"Lots can be done to keep climate change in check," Dr. Nagle tells the Christian Science Monitor. "Just as importantly, lots can be done do adapt to a changing climate. The challenge is to identify the right extra steps that won't cause lots of unintended consequences, which is a chronic problem faced by changing the law too rapidly in the face of emerging information."

The Paris Agreement, which entered into force last Friday, aims to prevent the world's temperature from going above two degrees Celsius compared to preindustrial levels. But a UN report released Nov 3, a day before the agreement went into effect, said that the agreement would not be enough to stop temperatures going up 2.9 to 3.4 degrees Celsius warmer than preindustrial levels by the end of the century.

Part of the summit in Morocco will be dedicated to fine-tuning the agreement, figuring out strategies for monitoring carbon emissions, and determining what else needs to be done in order to reach their original goal. As the Monitor's Zack Colman explained:

The task in Marrakech is partly to start putting flesh on the bones of that agreement, including how to track carbon-reduction progress across nearly 200 participating nations. That’s where patience comes in.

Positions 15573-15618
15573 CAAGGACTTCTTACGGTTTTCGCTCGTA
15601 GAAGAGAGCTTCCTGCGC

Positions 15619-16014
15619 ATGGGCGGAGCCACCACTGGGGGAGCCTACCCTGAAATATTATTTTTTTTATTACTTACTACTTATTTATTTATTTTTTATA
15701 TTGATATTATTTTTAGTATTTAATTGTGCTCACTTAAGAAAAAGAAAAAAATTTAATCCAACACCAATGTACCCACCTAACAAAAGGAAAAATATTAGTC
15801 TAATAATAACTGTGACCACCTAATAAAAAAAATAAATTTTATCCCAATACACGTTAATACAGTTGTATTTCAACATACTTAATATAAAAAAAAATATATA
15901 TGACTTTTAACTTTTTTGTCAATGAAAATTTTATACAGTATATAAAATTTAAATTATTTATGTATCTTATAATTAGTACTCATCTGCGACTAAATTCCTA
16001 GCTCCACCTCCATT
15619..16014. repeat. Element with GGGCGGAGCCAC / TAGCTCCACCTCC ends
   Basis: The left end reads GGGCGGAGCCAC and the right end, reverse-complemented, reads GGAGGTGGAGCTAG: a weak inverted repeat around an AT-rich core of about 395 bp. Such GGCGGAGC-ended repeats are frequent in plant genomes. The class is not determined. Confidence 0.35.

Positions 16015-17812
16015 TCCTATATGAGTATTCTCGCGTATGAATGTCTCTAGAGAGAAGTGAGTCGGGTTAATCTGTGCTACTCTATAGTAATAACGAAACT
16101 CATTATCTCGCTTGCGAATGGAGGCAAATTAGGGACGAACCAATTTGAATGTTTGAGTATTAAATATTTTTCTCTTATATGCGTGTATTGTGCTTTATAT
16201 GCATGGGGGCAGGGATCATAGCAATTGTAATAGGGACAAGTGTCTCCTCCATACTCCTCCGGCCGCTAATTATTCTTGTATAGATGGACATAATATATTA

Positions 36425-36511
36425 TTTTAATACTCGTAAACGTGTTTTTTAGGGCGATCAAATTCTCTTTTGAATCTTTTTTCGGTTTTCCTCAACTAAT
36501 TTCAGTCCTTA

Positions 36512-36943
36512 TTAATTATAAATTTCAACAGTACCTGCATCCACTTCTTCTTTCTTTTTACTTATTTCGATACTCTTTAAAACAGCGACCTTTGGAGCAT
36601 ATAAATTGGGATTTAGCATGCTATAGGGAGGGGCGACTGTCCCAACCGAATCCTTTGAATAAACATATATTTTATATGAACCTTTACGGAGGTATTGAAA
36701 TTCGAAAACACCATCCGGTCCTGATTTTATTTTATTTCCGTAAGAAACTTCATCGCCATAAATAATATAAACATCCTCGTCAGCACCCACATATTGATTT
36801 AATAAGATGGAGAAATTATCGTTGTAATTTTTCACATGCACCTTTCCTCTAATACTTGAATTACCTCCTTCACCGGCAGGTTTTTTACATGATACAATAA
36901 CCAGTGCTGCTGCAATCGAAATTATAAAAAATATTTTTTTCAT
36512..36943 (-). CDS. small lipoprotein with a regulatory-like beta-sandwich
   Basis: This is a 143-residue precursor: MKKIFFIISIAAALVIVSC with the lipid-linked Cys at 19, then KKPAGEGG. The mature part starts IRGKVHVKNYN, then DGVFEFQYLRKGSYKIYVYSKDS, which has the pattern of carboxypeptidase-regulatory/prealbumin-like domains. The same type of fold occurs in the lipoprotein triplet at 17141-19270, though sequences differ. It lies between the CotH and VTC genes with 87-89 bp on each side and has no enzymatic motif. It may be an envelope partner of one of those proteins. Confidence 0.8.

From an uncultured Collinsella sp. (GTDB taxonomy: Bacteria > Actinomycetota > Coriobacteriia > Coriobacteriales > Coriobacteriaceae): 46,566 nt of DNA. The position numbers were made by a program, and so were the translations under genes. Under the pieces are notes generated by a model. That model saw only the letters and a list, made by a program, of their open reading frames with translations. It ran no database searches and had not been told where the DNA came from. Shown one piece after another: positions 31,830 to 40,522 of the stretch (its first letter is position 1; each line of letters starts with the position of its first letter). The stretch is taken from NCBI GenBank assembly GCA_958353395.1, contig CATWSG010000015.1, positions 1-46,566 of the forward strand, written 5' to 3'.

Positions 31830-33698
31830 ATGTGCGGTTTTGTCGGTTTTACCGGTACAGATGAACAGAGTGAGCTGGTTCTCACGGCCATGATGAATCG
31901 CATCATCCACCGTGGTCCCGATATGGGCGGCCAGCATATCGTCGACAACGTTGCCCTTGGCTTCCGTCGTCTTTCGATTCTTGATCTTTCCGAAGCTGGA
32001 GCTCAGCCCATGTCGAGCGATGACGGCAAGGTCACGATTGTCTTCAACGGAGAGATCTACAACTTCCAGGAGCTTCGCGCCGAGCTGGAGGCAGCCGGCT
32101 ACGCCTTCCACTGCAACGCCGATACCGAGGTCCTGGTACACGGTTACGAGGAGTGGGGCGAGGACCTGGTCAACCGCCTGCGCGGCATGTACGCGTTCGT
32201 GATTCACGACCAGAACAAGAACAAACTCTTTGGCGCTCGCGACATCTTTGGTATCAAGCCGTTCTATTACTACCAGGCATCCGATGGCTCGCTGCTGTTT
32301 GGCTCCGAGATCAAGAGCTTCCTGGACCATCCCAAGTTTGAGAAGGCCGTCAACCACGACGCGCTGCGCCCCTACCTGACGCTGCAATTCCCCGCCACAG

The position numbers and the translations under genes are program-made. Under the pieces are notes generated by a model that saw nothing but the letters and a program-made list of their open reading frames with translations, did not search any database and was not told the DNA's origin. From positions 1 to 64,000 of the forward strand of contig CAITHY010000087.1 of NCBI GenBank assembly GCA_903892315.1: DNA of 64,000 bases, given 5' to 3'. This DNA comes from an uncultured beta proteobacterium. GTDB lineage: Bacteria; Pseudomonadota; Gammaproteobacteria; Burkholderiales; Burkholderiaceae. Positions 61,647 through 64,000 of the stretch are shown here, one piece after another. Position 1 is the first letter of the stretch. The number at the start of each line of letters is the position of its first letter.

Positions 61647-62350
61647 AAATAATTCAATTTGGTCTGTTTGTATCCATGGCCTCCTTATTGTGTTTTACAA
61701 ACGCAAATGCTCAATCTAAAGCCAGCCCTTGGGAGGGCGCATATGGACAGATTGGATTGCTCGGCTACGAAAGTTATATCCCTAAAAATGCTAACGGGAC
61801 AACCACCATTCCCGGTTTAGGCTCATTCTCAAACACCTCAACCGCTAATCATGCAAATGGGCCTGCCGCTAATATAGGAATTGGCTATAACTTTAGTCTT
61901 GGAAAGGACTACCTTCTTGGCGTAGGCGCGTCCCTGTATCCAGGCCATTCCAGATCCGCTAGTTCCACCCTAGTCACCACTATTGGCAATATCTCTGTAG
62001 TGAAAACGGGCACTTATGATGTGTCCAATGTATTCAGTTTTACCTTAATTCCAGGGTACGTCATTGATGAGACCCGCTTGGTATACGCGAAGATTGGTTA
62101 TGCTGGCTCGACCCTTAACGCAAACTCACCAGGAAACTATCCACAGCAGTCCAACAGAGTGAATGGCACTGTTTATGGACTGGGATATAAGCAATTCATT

"The negotiations will continue on a whole range of issues. The transparency and the accountability rules. The carbon market rules. How the ramping up and review of subsequent rounds of nationally determined contributions will happen. Are they going to get into a five-year cycle?” said Alden Meyer, director of strategy and policy with the Union of Concerned Scientists.

It will take time to sort out the bureaucratic details associated with an international deal like this one, especially considering negotiators did not expect the deal to already be in force before the Morocco summit. The accords were ratified quickly thanks to lobbying by smaller island nations, who are the most immediately threatened by climate change, and by President Obama, who hoped to lock the United States into the agreement before a potential Donald Trump presidency. Mr. Trump has said he would back out of the Paris Agreement.

"It's probably too early to expect any significant changes to what was just negotiated last year," says Nagle. "The Paris Agreement needs time to see how well its approach works."

But, he adds, the speed and efficiency by which countries have responded to the agreement is reason for optimism, even in light of record-breaking temperatures around the world.

"There had been decades of negotiations aimed at imposing a top-down, legally binding agreement that would achieve the most ambitious goals," he says. "They all failed because no one could agree how to do it. Instead, in Paris, the parties worked from the bottom up, which resulted in an agreement that calls on each country to set its own goals and to work toward achieving them."